I would like to acknowledge the Traditional Owners, the Ngunnawal and the Ngambri people, whose lands we are on this morning.
I also wanted to acknowledge SNAICC (Secretariat of National Aboriginal and Islander Child Care), and all the work that you are doing to bring to all Australians the importance of this human story, very real story.
I dont know about the rest of you, but I was just crying then when Barbara was telling her story because unfortunately its too real and happens way too often.
I think every First Nations persons in this country has their story to tell in relation to our families.
I wanted to talk to you from a very personal level in terms of what we are trying to do as Federal Labor. And I do acknowledge that I do accept this report on behalf of Opposition Leader Bill Shorten and the Labor Family. I also acknowledge my fellow senators who are here as well, Senator Pratt and Senator Lines from WA, Senator Moore from Queensland and from the Greens Senator Siewert. And I acknowledge other members who are here that I have not had a chance to see yet.
In the parliament this week as you know we are debating same-sex marriage. And its only the Senate is sitting and as the debate goes on there are many amendments about how children are brought up. I sit and listen to that debate and much of that rings really hollow because if we are really worried about children, there are many children out there that need our attention.
And those children are the ones who are wondering what their future is in this country. Wondering if this country if this country loves them and wondering if they have a future beyond growing up behind bars, going on renal dialysis, going into hospital, going into homeless shelters.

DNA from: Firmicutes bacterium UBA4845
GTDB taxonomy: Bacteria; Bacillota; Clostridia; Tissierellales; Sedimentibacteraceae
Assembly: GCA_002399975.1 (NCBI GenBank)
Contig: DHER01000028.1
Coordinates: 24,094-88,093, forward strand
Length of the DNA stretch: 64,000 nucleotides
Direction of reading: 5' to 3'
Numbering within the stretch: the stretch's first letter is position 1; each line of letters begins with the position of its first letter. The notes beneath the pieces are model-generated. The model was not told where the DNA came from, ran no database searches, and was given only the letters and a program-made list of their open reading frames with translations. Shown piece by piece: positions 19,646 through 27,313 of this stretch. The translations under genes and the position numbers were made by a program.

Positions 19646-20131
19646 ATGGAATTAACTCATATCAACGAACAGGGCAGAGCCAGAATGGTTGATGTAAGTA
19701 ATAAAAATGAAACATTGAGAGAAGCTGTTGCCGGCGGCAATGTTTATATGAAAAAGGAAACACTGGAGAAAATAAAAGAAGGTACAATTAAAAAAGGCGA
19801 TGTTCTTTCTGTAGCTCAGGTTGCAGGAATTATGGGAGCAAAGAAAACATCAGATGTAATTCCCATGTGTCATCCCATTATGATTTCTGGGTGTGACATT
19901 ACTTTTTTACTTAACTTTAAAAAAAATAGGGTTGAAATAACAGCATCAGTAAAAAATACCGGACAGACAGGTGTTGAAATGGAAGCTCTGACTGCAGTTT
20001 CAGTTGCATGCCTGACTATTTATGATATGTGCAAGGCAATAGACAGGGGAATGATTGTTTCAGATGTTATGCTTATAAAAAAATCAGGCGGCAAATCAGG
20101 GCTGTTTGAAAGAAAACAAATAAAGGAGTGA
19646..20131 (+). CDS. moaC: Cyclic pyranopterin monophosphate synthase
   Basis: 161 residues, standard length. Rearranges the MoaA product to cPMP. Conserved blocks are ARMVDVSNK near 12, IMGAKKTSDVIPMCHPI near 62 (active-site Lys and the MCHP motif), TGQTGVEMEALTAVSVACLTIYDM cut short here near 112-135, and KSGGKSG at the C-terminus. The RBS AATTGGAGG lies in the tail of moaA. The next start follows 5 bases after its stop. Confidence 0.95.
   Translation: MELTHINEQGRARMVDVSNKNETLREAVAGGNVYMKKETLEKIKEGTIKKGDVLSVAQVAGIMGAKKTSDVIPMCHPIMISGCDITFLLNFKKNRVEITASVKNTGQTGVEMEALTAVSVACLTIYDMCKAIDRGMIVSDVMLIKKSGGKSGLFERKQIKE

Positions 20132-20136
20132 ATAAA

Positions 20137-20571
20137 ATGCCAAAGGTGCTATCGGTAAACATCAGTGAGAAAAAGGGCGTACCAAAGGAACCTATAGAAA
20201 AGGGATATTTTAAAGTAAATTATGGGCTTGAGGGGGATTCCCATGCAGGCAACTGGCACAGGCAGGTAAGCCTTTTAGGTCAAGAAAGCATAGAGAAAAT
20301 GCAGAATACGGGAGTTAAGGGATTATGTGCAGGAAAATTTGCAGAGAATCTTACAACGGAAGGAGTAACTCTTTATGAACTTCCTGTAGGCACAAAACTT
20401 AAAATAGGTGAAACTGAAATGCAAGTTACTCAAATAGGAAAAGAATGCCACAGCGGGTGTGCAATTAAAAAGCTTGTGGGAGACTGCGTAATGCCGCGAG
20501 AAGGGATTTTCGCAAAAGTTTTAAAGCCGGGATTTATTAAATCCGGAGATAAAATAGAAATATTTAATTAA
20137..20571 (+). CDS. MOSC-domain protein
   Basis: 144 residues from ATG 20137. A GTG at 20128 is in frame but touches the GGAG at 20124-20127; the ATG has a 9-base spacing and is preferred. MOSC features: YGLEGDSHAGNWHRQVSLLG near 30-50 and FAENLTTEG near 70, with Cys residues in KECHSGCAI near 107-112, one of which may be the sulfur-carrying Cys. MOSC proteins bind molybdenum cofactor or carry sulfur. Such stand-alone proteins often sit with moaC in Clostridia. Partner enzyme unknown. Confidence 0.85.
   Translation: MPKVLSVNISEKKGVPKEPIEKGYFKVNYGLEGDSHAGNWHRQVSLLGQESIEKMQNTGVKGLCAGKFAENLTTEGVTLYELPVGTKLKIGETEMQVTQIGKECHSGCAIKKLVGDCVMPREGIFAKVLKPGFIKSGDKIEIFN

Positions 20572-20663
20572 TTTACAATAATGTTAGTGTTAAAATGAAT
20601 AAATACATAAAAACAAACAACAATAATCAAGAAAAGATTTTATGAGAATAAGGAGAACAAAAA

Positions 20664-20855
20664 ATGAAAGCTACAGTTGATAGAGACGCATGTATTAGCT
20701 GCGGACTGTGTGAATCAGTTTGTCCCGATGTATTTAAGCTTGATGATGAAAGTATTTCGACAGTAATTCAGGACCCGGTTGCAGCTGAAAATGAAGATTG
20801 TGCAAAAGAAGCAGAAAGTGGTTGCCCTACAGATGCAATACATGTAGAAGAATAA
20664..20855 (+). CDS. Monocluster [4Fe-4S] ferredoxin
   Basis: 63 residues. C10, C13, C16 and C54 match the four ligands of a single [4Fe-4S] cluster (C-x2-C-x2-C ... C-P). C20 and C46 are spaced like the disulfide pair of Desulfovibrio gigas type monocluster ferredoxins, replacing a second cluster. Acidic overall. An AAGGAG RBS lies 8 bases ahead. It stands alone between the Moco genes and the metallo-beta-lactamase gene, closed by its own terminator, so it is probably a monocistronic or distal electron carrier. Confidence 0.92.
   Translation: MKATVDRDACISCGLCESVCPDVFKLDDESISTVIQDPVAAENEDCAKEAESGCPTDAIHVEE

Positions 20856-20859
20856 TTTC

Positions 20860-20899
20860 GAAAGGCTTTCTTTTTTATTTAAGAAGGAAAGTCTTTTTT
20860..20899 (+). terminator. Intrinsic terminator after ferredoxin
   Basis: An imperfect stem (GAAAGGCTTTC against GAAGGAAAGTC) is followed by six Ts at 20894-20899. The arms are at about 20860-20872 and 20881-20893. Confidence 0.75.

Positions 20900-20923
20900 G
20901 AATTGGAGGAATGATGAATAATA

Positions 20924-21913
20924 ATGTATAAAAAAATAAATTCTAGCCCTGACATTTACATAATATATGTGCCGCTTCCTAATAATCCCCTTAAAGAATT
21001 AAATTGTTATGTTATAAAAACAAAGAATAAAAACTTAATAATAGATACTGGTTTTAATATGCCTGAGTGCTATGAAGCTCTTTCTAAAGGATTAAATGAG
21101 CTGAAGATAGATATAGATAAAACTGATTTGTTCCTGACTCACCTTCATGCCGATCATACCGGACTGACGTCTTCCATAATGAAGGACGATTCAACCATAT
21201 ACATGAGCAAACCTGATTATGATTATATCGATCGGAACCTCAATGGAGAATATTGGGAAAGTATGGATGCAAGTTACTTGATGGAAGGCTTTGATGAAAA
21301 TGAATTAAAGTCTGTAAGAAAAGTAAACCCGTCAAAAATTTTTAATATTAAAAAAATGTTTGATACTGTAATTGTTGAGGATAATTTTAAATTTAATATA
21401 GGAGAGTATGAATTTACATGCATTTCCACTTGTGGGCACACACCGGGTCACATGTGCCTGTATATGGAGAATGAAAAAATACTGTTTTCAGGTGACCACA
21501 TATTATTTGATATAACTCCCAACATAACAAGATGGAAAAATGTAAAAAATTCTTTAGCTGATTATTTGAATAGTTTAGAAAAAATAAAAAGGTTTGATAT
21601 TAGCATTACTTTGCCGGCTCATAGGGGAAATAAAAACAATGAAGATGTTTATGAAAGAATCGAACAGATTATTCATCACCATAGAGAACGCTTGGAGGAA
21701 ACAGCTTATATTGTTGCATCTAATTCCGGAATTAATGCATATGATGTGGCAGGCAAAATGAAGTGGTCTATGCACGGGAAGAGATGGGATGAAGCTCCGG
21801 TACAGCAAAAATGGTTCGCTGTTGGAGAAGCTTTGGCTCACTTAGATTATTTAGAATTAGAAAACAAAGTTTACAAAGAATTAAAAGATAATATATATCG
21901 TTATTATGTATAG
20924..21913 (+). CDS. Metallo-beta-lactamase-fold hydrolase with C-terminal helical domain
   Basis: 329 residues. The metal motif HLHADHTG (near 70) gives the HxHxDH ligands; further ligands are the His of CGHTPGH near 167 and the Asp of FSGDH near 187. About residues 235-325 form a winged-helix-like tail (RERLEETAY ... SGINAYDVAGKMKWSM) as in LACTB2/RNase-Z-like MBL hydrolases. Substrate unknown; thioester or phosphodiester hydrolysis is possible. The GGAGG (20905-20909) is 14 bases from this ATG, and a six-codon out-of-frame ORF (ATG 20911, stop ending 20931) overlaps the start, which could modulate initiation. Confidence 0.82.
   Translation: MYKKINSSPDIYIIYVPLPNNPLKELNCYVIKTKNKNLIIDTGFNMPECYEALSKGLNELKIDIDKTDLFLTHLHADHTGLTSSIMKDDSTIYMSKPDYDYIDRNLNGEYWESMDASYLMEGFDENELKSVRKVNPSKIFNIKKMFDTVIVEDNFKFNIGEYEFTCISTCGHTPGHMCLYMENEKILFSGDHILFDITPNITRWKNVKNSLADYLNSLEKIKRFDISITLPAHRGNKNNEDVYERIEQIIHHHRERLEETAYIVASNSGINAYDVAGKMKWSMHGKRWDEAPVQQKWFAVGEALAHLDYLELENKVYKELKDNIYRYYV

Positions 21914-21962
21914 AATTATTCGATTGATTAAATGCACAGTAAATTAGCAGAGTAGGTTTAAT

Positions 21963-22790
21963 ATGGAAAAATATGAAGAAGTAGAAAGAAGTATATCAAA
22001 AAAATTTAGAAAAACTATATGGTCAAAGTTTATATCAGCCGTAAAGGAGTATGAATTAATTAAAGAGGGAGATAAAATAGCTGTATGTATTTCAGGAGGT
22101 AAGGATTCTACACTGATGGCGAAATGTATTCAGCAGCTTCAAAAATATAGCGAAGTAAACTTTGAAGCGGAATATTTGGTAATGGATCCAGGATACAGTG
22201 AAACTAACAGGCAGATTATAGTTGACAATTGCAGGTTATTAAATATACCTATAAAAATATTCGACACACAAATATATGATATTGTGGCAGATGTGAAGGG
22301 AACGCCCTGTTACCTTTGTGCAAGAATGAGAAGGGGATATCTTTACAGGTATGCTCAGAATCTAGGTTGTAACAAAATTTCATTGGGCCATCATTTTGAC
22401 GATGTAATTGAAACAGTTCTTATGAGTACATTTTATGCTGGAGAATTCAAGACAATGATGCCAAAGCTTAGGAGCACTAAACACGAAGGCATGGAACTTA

We have to ask ourselves as Australians what future we want for all out children. Thats what todays report is about. As a nation of all these First Nations and all of those that have come across the seas, what is the future we want for all our children? Can we be so selfless, to look at what we are doing to our children? When I sit and listen to the debates. These are the questions that I ask.
This week weve also had to fill out our forms for citizenship. Let me tell you about my personal experience with that. We have Senators who are leaving the Senate as a result of being dual citizens. I sit there and watch that.
I am a Yanyuwa Garawa woman from First Nations. I have never ceded sovereignty as a Yanyuwa Garawa woman, so I sit and watch this and I think and then I go fill out a form that all politician shave to fill out this week. Where was your grandmother born? What year? Where was your mother born? What year? Where was your grandfather born? What year? - I dont know. Why dont I know? Why dont I know? Because the policies of the day, the policies of the day didnt allow birth certificates for my grandparents on my mothers side for the Yanyuwa and Garawa people, I dont know what year they were born, I can guess, and as to where they were born, they were born out bush on Yanyuwa and Garawa country. But I cant show you that certificate because Australian laws at the time didnt consider us important enough.
As policymakers we sit in the parliament and we have to make a difference as policymakers because each of you who work with all your heart, and faith and determination need to know that we at this level, we as political leaders, Federally and in each state and Territory jurisdiction are also moving in synchronicity with the spirit of this country, which must embrace a much better future for our children and for all children.
So I am going to take this snapshot and I am going to hold it up, every time when we are talking in the Senate and I am going to certainly, along with Senator Pat Dodson, along with Linda Burney and all those that work, the Federal Labor Caucus, in particular in the First Nations Caucus to constantly remind this parliament that we have to act, and must act now to make sure that its not just our voices that its the voice of all our young Australians.